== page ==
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not, and think me still no gentleman born: you were best say, these robes are not gentleman born. Give me the lie; do; and try whether I am not now a gentleman born.

Aut. I know, you are now, sir, a gentleman born. Clo. Ay, and have been so any time these four hours.

Shep. And so have I, boy. Clo. So you have:-but I was a gentleman born before my father: for the king's son took me by the hand, and called me, brother; and then the two kings called my father, brother; and then the prince, my brother, and the princess, my sister, called my father, father; and so we wept: and there was the first gentlemanlike tears that ever we shed. Shep. We may live, son, to shed many more.

Clo. Ay; or else 'twere hard luck, being in so preposterous estate as we are.

Aut. I humbly beseech you, sir, to pardon me all the faults I have committed to your worship, and to give me your good report to the prince my master.

Shep. 'Pr'ythee, son, do; for we must be gentle, now we are gentlemen.

Clo. Thou wilt amend thy life?
Aut. Ay, an it like your good worship.

Clo. Give me thy hand : I will swear to the prince, thou art as honest a true fellow as any is in Bohemia.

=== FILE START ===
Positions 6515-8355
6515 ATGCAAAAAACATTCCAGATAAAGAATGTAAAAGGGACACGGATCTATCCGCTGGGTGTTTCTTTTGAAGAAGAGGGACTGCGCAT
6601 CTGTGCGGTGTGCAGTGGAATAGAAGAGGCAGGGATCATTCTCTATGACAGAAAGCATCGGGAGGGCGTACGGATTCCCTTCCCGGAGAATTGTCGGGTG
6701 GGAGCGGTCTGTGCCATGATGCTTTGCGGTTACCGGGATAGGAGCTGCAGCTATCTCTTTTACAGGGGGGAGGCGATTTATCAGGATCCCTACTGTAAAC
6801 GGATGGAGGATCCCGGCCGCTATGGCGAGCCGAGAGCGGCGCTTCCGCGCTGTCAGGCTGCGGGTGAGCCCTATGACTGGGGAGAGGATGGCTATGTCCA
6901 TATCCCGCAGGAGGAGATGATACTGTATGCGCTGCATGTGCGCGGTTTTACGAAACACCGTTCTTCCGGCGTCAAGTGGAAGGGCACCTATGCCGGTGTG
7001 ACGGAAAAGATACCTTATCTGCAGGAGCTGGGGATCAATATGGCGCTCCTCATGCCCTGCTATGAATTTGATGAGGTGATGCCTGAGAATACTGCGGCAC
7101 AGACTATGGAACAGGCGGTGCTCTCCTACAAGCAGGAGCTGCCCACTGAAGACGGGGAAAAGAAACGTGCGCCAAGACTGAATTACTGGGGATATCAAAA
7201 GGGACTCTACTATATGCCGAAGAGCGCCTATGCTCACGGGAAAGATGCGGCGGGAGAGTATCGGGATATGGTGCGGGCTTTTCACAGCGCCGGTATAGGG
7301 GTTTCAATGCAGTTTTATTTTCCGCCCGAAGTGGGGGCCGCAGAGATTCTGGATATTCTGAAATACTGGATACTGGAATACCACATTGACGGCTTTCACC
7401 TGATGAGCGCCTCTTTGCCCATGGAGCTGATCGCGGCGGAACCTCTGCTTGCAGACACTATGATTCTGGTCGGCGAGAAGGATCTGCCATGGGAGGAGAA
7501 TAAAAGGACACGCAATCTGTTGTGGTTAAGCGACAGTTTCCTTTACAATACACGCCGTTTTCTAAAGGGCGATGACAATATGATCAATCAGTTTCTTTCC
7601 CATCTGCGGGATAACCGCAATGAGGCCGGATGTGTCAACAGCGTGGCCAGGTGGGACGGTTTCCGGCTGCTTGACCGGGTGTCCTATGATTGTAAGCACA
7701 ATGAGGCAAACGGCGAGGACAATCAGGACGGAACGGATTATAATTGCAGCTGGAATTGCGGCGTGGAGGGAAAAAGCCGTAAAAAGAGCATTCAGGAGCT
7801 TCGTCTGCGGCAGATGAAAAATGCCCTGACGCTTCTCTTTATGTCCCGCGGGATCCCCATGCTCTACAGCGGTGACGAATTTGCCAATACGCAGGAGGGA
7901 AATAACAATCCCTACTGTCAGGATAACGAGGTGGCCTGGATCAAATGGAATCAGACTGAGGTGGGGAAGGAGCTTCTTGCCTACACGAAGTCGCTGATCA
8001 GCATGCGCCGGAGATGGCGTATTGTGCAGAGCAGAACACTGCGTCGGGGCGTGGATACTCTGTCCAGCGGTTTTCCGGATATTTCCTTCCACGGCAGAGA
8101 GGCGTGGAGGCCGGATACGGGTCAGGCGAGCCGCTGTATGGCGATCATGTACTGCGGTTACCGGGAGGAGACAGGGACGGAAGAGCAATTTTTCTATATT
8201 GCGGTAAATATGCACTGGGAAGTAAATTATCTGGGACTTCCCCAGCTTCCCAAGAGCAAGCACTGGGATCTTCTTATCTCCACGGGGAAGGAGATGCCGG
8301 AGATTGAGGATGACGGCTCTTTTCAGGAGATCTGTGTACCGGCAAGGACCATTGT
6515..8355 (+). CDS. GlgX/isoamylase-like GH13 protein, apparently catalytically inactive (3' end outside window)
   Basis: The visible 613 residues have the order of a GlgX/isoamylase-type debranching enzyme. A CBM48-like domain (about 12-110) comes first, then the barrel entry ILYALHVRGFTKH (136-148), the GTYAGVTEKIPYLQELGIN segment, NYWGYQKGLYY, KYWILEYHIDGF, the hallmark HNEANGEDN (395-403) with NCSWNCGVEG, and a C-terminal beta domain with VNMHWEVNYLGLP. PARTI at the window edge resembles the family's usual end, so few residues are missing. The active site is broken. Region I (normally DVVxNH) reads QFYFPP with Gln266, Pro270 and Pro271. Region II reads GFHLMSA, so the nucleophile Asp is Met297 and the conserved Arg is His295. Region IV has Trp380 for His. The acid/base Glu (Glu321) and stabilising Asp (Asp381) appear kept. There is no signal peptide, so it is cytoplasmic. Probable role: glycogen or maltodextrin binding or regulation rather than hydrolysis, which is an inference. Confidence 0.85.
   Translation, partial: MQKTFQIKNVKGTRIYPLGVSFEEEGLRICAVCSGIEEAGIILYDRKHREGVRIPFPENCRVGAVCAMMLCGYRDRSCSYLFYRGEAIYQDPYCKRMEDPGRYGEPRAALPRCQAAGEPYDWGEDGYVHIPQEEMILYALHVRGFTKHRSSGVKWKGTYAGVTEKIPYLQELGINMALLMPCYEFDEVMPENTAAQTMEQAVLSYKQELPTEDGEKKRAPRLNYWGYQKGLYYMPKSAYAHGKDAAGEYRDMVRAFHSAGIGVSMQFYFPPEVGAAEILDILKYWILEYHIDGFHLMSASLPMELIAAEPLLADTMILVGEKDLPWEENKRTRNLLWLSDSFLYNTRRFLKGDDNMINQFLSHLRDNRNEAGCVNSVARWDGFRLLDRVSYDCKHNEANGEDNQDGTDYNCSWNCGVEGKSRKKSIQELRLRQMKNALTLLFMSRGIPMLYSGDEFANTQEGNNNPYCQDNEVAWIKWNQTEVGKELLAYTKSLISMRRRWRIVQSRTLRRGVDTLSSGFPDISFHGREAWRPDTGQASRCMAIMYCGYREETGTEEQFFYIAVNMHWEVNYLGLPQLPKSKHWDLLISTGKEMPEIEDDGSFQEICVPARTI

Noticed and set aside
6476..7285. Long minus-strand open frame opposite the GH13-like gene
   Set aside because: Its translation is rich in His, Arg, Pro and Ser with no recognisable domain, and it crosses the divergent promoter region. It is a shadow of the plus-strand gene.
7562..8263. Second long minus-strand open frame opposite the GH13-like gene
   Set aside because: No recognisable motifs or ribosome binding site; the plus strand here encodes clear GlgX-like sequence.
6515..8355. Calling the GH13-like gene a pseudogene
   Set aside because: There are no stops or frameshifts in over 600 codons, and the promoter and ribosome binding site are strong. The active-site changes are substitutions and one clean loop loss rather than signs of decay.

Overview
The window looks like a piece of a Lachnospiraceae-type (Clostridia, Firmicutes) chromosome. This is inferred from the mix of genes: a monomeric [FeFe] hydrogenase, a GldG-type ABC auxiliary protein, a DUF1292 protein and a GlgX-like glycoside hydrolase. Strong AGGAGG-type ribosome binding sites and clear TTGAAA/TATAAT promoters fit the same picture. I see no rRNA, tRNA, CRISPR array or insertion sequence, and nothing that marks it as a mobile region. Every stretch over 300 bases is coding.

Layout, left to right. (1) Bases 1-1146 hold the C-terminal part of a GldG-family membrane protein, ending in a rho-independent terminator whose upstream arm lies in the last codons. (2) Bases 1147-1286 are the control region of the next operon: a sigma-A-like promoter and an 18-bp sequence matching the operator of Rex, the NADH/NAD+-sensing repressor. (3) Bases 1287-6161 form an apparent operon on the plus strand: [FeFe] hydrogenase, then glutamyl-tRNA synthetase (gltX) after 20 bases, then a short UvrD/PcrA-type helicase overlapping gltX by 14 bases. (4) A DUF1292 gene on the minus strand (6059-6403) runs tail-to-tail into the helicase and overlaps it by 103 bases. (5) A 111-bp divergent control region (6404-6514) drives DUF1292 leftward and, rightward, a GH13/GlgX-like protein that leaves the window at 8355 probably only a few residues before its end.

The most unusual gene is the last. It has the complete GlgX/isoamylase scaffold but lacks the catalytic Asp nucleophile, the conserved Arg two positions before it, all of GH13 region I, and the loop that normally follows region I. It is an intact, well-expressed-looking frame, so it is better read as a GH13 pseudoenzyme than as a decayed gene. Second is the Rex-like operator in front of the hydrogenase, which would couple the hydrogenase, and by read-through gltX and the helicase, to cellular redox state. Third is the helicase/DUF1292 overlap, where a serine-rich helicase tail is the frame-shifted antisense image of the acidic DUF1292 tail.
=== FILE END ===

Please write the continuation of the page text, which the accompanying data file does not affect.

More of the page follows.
Shep. You may say it, but not swear it. Clo. Not swear it, now I am a gentleman? Let boors and franklins9 say it, I'll swear it.

Shep. How if it be false, son ? Clo. If it be ne'er so false, a true gentleman may swear it, in the behalf of his friend:-And I'll swear to the prince, thou art a tall10 fellow of thy hands, and that thou wilt not be drunk; but I know, thou art no tall fellow of thy hands, and that thou wilt be drunk; but I'll swear it: and I would, thou would'st be a tall fellow of thy hands.

9 i. e. Yeomen.

10 i. e. a bold, courageous fellow. See note on The Merry Wives of Windsor, Act i. Sc. 5. Autolycus chooses to understand the phrase in one of its senses, which was that of nimble-handed. working with his hands, a fellow skilful in thievers.

Aut. I will prove so, sir, to my power. Clo. Ay, by any means prove a tall fellow: If I do not wonder, how thou darest venture to be drunk, not being a tall fellow, trust me not.Hark! the kings and the princes, our kindred, are going to see the queen's picture. Come, follow us: we'll be thy good mastersli, [Ereunt.

SCENE III. The same. A Room in Paulina's House. Enter LEONTES, POLIXENES, FLORIZEL, PERDITA,

CAMILLO, PAULINA, Lords, and Attendants. Leon. O grave and good Paulina, the great com

fort

That I have had of thee! . Paul.